The learning objective is to understand how much you spend monthly to maintain your lifestyle. Do not use fuzzy math (guesstimates). Research it, and know your lifestyle number.
The third step is to determine your Practice Cash Flow before your debt payments and lifestyle expenses. This is simple. Print your profit and loss statement for last year (or Year to Date). Take the net income (loss) figure and add back any non-mortgage and non-recurring expenses in addition to any owner distributions. This is your cash flow available for lifestyle and debt service. This is your net before you pay yourself or any lender. Note that your lifestyle expense may be different than what you actually paid yourself.
Now think back to your goals. What were they and do they require some of your practice cash flow to achieve them? For example, let's say you need $100,000 for a down payment on a new house in three years. You will need to add this cash requirement to your lifestyle expense ($100,000/36=$2,778 monthly).
Take your practice cash flow, subtract your lifestyle expenses including any goal requirement funds. The result is the amount of money you have available for practice debt service. This is called Cash Flow Available for Debt Service.
Wiggle Room is financial jargon for having the ability to maneuver financially. You want Wiggle Room in your cash flow. Why? So you don't get physically sick when you have more month left than money available. I recommend that you have 1.25 times your monthly debt payments in cash flow. Put differently, you want $1.25 in cash flow for every $1 in debt payments.
Let's review an example and see how this works. Dr. Big is looking to buy a new office building for $1,000,000 and move his practice into it. He already has $300,000 in building debt, which he will eliminate when he sells his old building. Dr. Big calculates his Cash Flow Available for Debt Service to be $115,341. How much can he afford to borrow?
Wiggle Room Calculation = $115,341/1.25 = $92,273
Maximum Monthly Payment = $92,273/12 = $7,689
How much can Dr. Big actually borrow?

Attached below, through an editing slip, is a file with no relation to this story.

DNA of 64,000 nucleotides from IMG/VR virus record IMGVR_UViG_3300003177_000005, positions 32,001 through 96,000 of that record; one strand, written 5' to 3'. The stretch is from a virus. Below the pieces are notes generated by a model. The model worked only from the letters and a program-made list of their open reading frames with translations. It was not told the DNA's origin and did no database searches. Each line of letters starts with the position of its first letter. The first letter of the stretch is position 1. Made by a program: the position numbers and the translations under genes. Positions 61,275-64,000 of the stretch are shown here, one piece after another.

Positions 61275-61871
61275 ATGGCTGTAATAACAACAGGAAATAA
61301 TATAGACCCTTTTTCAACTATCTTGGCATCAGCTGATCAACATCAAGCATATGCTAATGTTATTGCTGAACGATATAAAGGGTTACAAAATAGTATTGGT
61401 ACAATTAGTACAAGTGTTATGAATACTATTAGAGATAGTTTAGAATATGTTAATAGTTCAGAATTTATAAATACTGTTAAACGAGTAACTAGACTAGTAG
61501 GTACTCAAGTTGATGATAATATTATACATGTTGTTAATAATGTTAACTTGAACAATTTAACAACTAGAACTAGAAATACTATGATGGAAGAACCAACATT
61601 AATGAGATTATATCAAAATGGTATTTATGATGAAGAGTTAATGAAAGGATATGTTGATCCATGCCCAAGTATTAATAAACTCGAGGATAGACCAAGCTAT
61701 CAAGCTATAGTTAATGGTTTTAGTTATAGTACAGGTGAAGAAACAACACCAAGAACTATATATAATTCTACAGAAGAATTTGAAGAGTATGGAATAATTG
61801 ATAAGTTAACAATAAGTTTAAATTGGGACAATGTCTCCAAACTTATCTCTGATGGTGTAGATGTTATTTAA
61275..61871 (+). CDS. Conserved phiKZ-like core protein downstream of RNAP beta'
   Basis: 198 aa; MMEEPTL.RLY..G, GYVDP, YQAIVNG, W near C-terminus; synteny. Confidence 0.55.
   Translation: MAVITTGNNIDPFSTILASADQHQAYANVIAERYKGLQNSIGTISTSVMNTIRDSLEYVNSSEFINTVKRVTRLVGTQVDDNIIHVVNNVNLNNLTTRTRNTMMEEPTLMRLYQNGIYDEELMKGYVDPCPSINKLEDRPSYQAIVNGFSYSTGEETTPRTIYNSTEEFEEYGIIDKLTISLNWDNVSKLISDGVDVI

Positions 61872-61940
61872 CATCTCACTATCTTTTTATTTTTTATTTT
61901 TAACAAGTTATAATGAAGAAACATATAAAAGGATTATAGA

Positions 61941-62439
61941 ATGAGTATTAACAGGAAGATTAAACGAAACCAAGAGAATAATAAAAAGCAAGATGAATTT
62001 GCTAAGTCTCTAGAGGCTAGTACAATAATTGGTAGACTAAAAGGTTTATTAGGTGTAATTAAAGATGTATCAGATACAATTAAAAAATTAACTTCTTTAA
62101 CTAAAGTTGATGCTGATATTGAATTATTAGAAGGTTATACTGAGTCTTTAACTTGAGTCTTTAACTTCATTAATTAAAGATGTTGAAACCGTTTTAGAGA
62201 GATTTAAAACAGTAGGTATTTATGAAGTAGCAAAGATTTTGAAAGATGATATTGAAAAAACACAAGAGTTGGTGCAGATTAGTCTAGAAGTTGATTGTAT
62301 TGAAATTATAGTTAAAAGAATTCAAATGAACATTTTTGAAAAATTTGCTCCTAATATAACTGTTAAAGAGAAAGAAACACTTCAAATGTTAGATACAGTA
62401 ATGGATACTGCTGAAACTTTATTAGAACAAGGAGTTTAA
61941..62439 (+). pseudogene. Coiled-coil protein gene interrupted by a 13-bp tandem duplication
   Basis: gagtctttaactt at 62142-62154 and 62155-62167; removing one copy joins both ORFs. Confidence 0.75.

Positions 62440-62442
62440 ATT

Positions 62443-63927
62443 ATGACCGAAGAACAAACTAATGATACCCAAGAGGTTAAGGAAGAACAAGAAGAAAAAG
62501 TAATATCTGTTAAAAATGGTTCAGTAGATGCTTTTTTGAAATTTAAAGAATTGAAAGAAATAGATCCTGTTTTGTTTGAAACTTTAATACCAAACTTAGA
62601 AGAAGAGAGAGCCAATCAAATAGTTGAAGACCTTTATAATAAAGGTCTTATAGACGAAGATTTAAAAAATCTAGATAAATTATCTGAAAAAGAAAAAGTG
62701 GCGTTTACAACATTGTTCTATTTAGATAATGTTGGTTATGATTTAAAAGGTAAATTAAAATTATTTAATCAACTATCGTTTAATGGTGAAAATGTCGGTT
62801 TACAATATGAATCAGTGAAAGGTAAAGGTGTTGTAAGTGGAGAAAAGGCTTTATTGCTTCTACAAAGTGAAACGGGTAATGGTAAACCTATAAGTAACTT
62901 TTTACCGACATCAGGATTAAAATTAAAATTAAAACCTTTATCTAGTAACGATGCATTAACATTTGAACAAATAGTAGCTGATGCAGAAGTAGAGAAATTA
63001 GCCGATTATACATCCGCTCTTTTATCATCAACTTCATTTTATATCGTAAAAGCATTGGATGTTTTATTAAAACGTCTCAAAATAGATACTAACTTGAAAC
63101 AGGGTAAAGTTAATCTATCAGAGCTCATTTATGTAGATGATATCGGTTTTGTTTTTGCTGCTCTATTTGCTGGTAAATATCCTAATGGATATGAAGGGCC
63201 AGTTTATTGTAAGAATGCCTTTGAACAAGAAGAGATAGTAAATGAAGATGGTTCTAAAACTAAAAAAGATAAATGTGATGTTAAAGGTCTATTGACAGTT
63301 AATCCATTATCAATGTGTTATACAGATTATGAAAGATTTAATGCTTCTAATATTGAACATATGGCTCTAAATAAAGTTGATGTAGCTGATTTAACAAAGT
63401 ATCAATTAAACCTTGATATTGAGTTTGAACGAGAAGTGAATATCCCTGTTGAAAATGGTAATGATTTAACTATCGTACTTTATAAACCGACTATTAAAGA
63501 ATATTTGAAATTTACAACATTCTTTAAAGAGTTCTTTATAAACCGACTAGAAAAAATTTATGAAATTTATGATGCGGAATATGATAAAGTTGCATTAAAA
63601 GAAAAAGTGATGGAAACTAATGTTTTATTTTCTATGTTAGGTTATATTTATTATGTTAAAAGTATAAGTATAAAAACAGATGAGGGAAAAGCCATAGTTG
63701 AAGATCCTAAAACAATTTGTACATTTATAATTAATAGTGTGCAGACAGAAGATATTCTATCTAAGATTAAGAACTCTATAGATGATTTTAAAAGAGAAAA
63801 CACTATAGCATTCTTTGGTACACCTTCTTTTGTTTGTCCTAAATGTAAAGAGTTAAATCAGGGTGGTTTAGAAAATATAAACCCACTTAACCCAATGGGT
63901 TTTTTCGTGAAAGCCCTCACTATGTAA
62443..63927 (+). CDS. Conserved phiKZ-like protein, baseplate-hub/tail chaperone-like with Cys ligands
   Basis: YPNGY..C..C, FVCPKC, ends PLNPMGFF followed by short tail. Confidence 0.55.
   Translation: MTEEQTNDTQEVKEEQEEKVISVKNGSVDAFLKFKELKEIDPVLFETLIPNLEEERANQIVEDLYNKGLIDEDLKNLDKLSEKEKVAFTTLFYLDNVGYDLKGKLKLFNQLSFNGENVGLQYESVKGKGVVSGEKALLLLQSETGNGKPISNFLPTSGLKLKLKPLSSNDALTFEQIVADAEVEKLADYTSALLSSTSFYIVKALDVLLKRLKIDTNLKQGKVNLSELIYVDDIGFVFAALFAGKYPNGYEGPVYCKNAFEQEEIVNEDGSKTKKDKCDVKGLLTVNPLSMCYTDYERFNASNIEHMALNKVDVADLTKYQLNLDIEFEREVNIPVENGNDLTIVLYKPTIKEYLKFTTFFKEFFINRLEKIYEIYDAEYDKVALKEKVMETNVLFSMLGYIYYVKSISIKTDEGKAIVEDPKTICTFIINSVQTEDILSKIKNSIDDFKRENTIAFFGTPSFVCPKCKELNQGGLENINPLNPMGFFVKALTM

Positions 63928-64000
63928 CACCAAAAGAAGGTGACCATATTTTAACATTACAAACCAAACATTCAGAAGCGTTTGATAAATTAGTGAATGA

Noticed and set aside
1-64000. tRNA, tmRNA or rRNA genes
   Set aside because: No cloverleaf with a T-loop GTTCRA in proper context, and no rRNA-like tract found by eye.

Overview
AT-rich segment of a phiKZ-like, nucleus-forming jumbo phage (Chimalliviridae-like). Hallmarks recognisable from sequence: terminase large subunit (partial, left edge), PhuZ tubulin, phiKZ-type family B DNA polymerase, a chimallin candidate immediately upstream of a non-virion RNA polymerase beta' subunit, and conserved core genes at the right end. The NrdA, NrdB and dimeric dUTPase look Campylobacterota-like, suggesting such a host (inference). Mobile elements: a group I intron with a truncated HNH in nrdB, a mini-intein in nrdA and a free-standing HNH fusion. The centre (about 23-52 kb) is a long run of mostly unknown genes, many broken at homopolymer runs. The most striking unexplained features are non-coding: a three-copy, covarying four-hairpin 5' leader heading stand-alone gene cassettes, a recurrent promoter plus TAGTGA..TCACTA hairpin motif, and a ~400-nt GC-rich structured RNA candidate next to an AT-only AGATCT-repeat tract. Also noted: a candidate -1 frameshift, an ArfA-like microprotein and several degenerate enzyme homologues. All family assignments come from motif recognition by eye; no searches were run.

|| 25 years
|| 20 years
|| 15 years
| Loan Amount
Longer term debt allows you to borrow more money. Do not be swayed by a banker that only sells 15 year loans. He is going to tell you how much interest you can save using his product. He is not going to care that your cash flow is not as strong or that your tax bill will be higher. He may even lower your interest rate to say 6.50%. But, based on the above example, that only allows you to borrow $882,669. This analysis assumes the building appraises for what it costs to construct.
The learning objective is to know the payment you can make while maintaining your lifestyle and achieving your goals. You should search for a loan after you have calculated your lifestyle and practice cash flow. The loan term will drive how much you can borrow assuming a given payment.
Here is what we have just learned. You want your practice to generate the free cash flow necessary to fund your lifestyle and your business and personal goals. You must start with your goals, then calculate your lifestyle and practice cash flow. This will drive what payment you can afford. Then review how much you need to borrow and pick the loan term that equates to that number. Building loans can have terms up to 30 years while practice loans can have terms up to 15 years. For practice loans, you can expect to pay a higher rate for a longer term.